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The Independent Critic

Mark Wahlberg, Rose Byrne, Isabela Moner, Octavia Spencer, Tig Notaro, Margo Martindale, Julie Hagerty
Sean Anders
John Morris, Sean Anders
Rated PG-13
119 Mins.
Paramount Pictures

 "Instant Family" Warms the Heart, Affirms the Family 
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You could easily be excused for expecting Instant Family to exist squarely in the same cinematic arena as other recent Sean Anders motion pictures such as Adam Sandler's That's My Boy! and the Daddy's Home films. 

You would be wrong. 

Instant Family is an absolute delight from beginning to end, a not so serious film about a very serious subject, foster parenting, and a film that successfully walks that thin line between silly yet sharp comedy and surprisingly thoughtful dramedy. Inspired by Anders' own experiences adopting three children into his family, Instant Family clearly takes the subject of fostering parenting seriously while also finding the inherent humor and bittersweet moments involved in inviting little strangers into one's home and in somehow finding the laugh till you cry moments with these kids whom you grow to love even when you always know they may leave you and it's gonna' break your heart.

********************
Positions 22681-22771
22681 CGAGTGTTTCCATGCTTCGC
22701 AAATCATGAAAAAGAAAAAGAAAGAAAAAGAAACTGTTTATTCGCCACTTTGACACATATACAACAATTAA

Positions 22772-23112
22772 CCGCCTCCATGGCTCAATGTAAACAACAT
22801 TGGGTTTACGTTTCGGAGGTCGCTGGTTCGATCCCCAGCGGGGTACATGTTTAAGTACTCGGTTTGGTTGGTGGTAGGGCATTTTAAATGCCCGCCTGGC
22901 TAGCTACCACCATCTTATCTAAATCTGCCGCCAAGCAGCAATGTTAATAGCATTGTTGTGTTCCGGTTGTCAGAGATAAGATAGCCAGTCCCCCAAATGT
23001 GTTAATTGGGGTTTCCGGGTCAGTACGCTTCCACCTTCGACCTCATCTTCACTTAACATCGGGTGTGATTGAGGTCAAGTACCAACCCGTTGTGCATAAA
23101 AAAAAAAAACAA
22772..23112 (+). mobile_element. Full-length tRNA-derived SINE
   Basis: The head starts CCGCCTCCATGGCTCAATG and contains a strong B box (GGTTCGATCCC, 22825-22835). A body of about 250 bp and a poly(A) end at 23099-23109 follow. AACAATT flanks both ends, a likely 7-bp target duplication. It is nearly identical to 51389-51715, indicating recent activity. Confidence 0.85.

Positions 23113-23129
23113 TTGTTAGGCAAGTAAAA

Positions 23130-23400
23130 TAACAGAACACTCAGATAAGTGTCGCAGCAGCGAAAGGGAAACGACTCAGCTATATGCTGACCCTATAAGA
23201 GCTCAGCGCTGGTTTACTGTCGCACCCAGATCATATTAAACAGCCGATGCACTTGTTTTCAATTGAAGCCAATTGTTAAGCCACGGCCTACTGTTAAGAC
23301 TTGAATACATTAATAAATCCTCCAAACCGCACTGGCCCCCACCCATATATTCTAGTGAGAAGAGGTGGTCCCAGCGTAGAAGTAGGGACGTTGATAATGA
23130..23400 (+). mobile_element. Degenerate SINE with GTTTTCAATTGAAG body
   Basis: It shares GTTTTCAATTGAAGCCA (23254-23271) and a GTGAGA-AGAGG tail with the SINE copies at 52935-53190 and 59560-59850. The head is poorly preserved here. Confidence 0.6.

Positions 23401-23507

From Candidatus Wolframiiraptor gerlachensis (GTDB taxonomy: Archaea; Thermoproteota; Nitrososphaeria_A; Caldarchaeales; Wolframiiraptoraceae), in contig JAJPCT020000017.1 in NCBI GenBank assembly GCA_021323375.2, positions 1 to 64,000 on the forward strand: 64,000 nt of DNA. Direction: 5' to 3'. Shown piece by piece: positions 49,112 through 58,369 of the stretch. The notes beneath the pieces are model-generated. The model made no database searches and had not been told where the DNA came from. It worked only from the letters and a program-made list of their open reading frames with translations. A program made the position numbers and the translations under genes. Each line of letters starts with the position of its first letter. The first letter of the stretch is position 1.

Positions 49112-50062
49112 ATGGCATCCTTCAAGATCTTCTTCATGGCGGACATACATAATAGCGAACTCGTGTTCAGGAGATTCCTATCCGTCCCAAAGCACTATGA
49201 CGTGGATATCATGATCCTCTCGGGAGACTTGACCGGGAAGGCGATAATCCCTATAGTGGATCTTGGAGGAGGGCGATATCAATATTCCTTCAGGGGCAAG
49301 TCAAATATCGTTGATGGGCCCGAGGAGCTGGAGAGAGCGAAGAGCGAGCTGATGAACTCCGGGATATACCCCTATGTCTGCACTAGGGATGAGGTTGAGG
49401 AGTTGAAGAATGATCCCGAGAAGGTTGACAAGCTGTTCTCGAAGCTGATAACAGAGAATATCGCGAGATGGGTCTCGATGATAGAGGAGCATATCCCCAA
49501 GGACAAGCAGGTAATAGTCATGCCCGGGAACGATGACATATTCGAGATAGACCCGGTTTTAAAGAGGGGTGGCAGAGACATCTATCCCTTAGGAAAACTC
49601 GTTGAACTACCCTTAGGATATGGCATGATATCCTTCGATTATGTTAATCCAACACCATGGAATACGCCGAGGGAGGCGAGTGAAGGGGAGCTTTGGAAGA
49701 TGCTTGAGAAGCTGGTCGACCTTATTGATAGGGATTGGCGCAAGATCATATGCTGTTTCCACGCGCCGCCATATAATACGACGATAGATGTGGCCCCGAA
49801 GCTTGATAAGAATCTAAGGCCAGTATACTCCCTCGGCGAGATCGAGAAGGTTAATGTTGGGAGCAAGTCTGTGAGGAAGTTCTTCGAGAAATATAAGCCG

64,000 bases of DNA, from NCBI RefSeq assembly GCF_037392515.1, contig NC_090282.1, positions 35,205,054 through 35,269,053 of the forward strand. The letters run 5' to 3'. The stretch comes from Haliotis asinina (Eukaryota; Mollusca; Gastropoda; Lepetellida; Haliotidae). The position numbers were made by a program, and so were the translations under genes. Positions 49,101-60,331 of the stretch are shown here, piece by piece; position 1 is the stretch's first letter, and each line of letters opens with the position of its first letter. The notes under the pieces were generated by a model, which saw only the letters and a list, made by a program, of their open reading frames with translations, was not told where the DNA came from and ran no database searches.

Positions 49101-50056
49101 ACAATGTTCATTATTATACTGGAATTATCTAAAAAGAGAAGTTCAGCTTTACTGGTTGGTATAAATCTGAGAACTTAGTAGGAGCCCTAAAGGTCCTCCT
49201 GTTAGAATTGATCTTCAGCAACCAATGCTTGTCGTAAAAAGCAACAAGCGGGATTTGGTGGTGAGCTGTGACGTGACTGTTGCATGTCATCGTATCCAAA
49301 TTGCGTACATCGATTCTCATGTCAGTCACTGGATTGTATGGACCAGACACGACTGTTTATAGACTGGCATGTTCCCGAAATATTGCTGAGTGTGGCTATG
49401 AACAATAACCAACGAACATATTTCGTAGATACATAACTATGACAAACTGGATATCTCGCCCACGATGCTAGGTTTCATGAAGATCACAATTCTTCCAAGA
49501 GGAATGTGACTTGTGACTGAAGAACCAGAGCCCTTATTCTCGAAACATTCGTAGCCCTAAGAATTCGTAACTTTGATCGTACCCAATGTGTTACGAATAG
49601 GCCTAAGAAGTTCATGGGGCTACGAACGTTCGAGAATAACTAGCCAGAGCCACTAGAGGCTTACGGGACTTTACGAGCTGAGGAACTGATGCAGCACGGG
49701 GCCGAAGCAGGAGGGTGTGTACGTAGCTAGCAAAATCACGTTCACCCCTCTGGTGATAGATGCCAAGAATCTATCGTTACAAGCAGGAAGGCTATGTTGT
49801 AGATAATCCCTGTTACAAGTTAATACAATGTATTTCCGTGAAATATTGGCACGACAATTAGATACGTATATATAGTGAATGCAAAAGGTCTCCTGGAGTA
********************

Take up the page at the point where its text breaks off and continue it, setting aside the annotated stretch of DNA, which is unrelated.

I loved Instant Family. 

I loved everything about Instant Family. 

I loved Instant Family when it worked. I loved Instant Family when it didn't work, which is fortunately quite rare. I loved how Instant Family made me laugh and I love how Instant Family made me cry. 

Yes, it's true. It made me cry. 

Instant Family starts off like every other dumb comedy that Sean Anders has made. In fact, it starts off so lamely that you'll find yourself wondering why such heavyweights as Octavia Spencer, Margo Martindale, and even Tig Notaro signed on to the project.